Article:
Next is looking to implement online and technology improvements to help it cope with what it believes will be a difficult year ahead.

In today's full-year report, CEO, Lord Wolfson said: "The year ahead may well be the toughest we have faced since 2008. We are very clear on our priorities going forward and whatever challenges we may face, it is important that we remain focused on ensuring that the company’s product, marketing, services and cost controls all improve in the year ahead."

The gloomy outlook comes as Next reports a "solid" set of annual results for the year ending January 2016, with underlying pre-tax profit increasing 5% to £821.3 million.

Group sales rose by 3% to £4.1 billion. Retail brick and mortar sales increased 1%, while the Next Directory – which includes online and catalogue sales – increased 8%.

The retailer plans to digitally upgrade the Next Directory and invest in online growth to help it cope with the coming year. Objectives include improving its eCommerce and mCommerce sites, as well as developing new online advertising and email techniques.

Catalogues

Over the last five years, the Next Directory has increased sales by over 75% by launching a new brand and expanding online internationally. But the retailer said growth in the core UK Directory business has "inevitably slowed as the business has matured".

Wolfson said: "Partly this is as a result of competitors catching up with our delivery and warehousing capabilities; partly as a result of changes in the ways customers are shopping online. It is this last point that provides us with the opportunity to improve the business going forward."

Wolfson said customer desire for catalogues is declining – 98% of customers received large catalogues in 2010, compared to 53% in 2015.

"Those customers who continue to receive catalogues still value them, so we do not intend to abandon our printed brochures," confirmed Wolfson. "Indeed, for the 1.6 million customers that want catalogues, providing a regular flow of new and exciting publications remains the most important way we can engage with these customers."

Over the next year, Next plans to rationalise and expand the distribution of brochures and catalogues, as well as investing an additional £8 million (UK and overseas) into targeted online advertising and email campaigns, aimed at re-activating existing customers and recruiting new ones. But Wolfson warned this investment in 2016, would be unlikely to provide a return until 2017.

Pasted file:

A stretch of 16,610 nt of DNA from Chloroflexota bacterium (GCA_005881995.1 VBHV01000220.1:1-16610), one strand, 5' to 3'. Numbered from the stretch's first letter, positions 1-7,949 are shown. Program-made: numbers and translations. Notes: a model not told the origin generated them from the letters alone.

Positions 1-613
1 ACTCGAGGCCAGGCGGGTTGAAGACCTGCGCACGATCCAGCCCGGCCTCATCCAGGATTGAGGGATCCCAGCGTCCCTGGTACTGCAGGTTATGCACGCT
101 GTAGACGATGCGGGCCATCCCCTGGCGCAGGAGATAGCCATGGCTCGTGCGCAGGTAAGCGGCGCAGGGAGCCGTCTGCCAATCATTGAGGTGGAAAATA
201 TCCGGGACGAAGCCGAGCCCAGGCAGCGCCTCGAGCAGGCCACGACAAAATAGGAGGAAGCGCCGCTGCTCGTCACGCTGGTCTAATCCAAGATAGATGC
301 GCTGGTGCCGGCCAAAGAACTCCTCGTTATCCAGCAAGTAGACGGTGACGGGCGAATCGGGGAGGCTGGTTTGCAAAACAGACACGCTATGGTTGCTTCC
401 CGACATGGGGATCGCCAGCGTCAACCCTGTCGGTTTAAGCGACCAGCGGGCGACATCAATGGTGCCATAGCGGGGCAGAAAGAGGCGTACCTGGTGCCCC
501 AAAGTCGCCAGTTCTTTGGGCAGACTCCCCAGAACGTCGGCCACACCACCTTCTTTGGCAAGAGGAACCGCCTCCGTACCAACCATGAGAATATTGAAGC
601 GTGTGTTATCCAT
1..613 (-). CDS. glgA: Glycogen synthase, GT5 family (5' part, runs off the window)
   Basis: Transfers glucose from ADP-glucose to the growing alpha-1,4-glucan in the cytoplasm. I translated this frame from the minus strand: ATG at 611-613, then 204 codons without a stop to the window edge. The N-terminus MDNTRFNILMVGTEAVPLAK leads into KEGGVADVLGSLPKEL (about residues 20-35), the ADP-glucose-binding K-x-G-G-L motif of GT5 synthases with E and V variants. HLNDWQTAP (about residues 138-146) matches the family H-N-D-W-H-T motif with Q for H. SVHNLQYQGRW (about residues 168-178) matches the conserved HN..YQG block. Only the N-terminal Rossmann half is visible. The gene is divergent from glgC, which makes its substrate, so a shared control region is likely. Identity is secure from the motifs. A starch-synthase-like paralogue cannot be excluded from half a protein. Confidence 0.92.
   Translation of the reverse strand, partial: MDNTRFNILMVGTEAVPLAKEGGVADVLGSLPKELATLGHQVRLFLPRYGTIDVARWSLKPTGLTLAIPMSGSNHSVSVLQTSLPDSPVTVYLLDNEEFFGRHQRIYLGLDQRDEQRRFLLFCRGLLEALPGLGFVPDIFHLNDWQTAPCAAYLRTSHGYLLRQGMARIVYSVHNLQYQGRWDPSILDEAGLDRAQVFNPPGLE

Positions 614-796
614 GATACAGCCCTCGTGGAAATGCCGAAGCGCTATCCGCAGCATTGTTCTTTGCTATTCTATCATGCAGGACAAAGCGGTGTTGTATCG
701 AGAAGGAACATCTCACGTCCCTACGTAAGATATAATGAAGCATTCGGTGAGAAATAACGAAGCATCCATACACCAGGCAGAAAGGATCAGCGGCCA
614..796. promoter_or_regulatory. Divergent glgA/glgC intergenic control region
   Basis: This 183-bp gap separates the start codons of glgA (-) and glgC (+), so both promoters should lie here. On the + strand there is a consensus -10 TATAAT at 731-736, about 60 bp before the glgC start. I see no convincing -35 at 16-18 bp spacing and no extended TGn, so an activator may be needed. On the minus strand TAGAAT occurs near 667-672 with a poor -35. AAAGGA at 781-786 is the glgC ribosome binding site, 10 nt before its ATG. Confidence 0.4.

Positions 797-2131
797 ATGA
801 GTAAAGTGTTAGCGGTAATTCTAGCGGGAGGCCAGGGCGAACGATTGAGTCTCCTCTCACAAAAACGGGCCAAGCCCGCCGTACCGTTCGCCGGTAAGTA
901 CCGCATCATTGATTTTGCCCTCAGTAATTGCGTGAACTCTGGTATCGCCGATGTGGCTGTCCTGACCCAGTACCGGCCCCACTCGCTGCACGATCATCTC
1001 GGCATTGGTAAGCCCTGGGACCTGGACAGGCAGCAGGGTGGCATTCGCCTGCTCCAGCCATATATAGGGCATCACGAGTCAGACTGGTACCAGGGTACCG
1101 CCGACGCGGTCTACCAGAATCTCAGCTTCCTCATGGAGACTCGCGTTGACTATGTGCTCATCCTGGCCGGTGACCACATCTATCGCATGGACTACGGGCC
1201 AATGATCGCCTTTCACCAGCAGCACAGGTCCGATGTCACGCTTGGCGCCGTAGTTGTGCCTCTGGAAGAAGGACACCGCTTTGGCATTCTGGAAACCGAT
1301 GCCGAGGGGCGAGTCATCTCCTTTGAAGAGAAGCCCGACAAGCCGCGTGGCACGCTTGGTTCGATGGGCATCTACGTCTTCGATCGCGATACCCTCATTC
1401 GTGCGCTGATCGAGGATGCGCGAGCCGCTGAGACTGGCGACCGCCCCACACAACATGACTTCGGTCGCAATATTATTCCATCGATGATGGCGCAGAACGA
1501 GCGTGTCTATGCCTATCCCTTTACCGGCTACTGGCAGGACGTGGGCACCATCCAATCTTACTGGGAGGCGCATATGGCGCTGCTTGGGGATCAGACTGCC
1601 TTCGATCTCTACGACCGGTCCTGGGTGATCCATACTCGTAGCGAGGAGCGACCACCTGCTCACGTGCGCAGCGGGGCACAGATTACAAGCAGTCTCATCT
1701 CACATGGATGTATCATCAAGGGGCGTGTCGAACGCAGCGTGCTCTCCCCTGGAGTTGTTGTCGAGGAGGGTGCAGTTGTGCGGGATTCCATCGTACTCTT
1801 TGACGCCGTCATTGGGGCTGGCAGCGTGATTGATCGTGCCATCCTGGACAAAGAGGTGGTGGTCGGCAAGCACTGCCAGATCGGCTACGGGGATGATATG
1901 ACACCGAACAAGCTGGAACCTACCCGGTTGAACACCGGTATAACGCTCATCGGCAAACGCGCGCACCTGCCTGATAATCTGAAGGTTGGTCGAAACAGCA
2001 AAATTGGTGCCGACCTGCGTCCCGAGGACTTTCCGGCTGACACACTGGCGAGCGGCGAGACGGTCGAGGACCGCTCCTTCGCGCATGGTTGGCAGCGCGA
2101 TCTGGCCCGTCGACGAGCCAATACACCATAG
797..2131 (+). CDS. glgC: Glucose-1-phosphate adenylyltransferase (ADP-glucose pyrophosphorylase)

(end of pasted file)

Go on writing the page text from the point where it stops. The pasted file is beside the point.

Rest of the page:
eCommerce and mCommerce

From autumn 2016, Next plans to introduce personalisation technology to its website. But the main challenge remains in mobile, because conversion rates are much lower (8.5% desktop, compared to 7.7% on tablet and 4.2% on mobile). "However we believe we can narrow the difference," said Wolfson.

The retailer has recently mobile optimised its website for mCommerce shoppers, which has already led to an increase in conversion rate from 4.2% to 5.8%. But iPhone owners are still presented with Next's normal desktop website. The retailer hopes to roll out this iOS update over the next few months.

The retailer also launched its iPad app in August 2015, which increased conversion rates from 7.7% to 10%. Next intends to focus on converting more iPad customers to the app, while in May 2016 it plans to release a new version of the iPhone app to mirror the improved functionality on the iPad, while an Android version will follow in July.

Next is also planning to improve its delivery service over the next year in two ways: Providing Click & Collect and returns from third party parcel shops (September 2016) and narrowing its home delivery window to two hours (December 2016).

Credit

Next also said maintaining its credit customers remains its toughest challenge, with average numbers declining by 4% last year. The retailer aims to improve its credit offering over the next year, by improving statements and enhancing the 'My Account' area of the website. But Next still expects its credit customer base to continue to decline by around 5% this year.